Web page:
set. Gone are the stilt-walking freak-show stunts and dictator-podium
speeches of decades past. At New York's Terminal 5, a few days after
our interview, Manson makes his entrance from a fog, like a specter.
Props and set dressing are spare: glitter bombs, a mic-knife combo,
banners bearing his Cross of Lorraine signet ("As above, so below"). He
jokes between songs and even sneaks in a Justin Timberlake line before
"This is the New Shit." But he mostly balances his swagger with moody
new music and saturated red lighting.
Although the vestiges of
Manson past are still present ("There's one thing I learned in rehab,"
he says at one point, "Fuck Jesus!"), he has clearly entered a new, more
"I'm a rock star; I'm not a celebrity," he says
back at the hotel. "There's a difference, and that's a definition I try
to make clear on this record."
By his own estimation, the reason
Manson has re-upped his style is that he wanted to change. When our
conversation turns to muses -- something Manson believes in, though
people who call themselves muses are "succubae and harpies"-- he says he
doesn't look at his girlfriend, photographer and model Lindsay Usich,
as one. "I wouldn't say so much a 'muse' [inspired the record] as it was
me trying to regain myself," Manson says. "It was a tough year
romantically in the sense that, when I turned myself upside down, it was
hard for people really close to me -- because one day I said, 'Tomorrow
I'm going to change my entire lifestyle.'" Accordingly, he shifted his
vampiric clock to start waking up in the morning, stopped drinking
absinthe and started going to a trainer ("to kick people's asses if I
need to"). "I liked the power of being in control of my life," he says.
"I don't have to be tortured to be an artist. This year, I was not
He pulls up a photo of Usich on his phone and puns, "Amusing."
One thing weighed heavily on Manson while he was making The Pale Emperor:
the death of his mother, Barbara Warner. For years, she had been
suffering dementia; she passed last May. He has said that album closer
"Odds of Even" came from her death, and in our conversation he calls it
an epilogue, a reminder that "you die alone." Family now seems to matter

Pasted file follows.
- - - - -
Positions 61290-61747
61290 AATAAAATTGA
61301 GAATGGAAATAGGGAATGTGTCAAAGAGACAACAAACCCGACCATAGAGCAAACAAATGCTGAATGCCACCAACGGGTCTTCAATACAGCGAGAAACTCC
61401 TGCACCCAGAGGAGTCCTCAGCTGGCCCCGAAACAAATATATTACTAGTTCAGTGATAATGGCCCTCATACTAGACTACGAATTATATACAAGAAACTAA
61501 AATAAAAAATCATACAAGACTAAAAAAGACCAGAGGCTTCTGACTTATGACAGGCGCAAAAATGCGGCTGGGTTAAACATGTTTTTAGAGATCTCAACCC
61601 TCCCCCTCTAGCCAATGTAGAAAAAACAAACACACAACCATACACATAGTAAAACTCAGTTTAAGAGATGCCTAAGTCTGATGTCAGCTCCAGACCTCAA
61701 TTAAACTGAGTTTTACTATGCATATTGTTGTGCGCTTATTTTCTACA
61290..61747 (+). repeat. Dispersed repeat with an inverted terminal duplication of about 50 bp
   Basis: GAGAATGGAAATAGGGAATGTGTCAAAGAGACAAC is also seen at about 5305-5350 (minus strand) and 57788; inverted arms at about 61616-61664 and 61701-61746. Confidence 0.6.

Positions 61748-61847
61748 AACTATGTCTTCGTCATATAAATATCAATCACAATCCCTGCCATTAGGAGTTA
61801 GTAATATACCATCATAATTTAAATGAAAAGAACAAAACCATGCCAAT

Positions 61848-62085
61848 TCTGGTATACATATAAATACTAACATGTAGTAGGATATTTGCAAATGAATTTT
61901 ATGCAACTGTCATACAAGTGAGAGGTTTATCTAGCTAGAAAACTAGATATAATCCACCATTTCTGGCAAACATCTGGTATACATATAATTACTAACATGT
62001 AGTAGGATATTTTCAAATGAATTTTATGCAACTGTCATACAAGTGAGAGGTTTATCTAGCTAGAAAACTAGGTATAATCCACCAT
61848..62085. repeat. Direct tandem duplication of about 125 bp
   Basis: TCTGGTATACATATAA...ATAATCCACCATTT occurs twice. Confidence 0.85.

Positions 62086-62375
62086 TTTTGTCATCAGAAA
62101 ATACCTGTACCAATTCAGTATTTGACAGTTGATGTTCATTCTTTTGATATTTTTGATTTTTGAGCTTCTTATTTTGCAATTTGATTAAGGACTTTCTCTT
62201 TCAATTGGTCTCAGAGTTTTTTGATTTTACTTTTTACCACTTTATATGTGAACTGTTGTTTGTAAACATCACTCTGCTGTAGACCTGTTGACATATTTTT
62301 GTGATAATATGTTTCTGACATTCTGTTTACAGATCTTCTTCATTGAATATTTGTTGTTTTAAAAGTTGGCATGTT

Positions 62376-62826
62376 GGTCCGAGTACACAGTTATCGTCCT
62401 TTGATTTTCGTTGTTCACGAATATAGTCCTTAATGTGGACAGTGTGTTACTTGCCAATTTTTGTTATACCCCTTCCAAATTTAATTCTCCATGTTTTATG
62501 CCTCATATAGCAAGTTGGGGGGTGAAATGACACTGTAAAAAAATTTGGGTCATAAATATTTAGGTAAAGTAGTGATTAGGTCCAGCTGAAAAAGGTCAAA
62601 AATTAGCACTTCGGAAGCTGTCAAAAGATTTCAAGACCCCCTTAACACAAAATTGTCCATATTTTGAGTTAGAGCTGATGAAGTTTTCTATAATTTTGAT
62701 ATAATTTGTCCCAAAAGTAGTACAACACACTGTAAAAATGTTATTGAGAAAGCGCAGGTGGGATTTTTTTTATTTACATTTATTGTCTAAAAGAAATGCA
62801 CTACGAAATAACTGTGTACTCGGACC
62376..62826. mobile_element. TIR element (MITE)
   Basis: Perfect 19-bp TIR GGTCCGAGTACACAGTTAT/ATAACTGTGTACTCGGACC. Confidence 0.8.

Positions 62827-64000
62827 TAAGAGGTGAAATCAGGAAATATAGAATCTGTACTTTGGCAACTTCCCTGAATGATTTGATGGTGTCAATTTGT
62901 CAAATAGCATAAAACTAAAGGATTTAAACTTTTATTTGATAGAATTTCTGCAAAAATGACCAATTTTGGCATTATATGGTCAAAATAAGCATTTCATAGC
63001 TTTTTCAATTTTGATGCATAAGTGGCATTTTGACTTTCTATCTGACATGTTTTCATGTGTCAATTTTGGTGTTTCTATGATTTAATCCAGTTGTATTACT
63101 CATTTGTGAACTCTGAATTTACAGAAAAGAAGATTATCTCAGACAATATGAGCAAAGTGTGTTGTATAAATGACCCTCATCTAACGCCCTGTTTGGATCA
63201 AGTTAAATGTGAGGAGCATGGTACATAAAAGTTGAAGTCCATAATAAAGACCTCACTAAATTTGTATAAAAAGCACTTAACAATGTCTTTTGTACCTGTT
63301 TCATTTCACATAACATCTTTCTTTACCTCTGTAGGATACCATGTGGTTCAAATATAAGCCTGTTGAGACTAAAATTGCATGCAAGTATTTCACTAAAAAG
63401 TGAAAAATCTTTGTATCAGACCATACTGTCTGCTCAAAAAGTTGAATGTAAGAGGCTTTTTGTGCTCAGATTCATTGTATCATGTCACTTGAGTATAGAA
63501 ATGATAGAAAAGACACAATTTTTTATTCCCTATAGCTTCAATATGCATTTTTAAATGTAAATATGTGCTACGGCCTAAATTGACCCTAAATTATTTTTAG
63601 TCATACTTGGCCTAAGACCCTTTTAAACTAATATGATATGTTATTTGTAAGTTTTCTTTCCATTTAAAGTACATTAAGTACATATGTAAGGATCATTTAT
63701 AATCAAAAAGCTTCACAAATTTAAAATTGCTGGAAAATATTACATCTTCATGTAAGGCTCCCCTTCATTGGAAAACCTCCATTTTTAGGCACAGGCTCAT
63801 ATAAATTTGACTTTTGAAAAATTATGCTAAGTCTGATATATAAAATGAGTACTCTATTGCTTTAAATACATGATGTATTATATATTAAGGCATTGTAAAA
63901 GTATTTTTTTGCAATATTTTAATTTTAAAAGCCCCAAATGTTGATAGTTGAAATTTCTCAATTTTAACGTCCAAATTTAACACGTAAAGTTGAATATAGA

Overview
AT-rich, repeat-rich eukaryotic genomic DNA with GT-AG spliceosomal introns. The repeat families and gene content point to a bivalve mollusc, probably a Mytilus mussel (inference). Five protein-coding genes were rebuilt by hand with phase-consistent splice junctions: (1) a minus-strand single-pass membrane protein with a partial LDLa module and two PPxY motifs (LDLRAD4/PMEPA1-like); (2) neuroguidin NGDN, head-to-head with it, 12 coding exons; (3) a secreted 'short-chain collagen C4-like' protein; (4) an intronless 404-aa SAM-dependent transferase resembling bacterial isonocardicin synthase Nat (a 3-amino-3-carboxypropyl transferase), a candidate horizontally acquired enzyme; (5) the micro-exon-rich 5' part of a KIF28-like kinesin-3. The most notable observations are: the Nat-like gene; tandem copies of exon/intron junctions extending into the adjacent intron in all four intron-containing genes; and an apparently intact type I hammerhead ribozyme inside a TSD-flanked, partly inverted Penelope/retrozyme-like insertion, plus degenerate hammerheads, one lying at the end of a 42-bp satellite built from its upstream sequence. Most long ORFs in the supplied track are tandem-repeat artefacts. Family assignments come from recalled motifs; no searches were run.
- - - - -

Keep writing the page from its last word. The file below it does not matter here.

more than ever to Manson.
Ultimately, his mother's death brought
him closer to his father, Hugh Warner. When I tell Manson that I saw
him in Denver in 2001 -- his first post-Columbine concert there, which
prompted death threats and protests -- he recalls, "Everyone I know,
including Hunter S. Thompson, said, 'Don't go onstage.'" He had brought
40 plainclothes policemen with him and decided to play anyway. "My dad
said it best: 'If they wanted to kill you, they wouldn't warn you in
advance,'" Manson tells me. "And he would know, because he fought in
When Manson brings up his dad, he exudes happiness and
awe. Lately, the shock rocker has been talking to the elder Warner a lot
more, about his service in the military and "a lot of things we never
talked about before." For years, Manson had been trying to persuade his
dad to move to L.A. to be closer; getting a role on Sons of Anarchy,
Papa Warner's favorite show, did the trick. Now they're sharing deep
conversations and Manson is learning new things about his family. His
father drove to L.A., for instance, to spread his mother's ashes along
Route 66 -- her favorite place, "which I never knew."
home Manson's expressions of filial love is the fact that, during our
interview, Hugh is in the adjoining lobby. At our cover shoot, Manson's
father put on the singer's makeup. "That's a good Ghost of Christmas
Future," Manson says, laughing. "When I see pictures of my dad, I'm
like, He looks like me. The first time I saw my dad in makeup was,
ironically, the second concert I ever went to. He dressed as Gene
Simmons and took me to the Kiss 'Dynasty' tour when I was 11. And people
were asking my dad for his autograph."
(I had one interaction
with Hugh. As Manson and I left the interview, the elder Warner called
out, "You know, he came from my nut-sack.")
At close to two in
the morning, Manson's manager reminds him that, per his new routine, he
needs to wake up early the next day, which the singer laughs off.
Despite all his past controversies, Manson now appears to be at peace,
in charge and suffused with something you'd be forgiven for calling
family values. "I saw the mortality in my family," he says. "I think I
found a responsibility there, a responsibility to myself. I didn't want
the story to end piss-poor. I just didn't want to be something less than
I was supposed to be."
Hair and Makeup by Elena Perdikomati using Chanel, for Utopia The Agency
Photo Assistant: Rafael Rios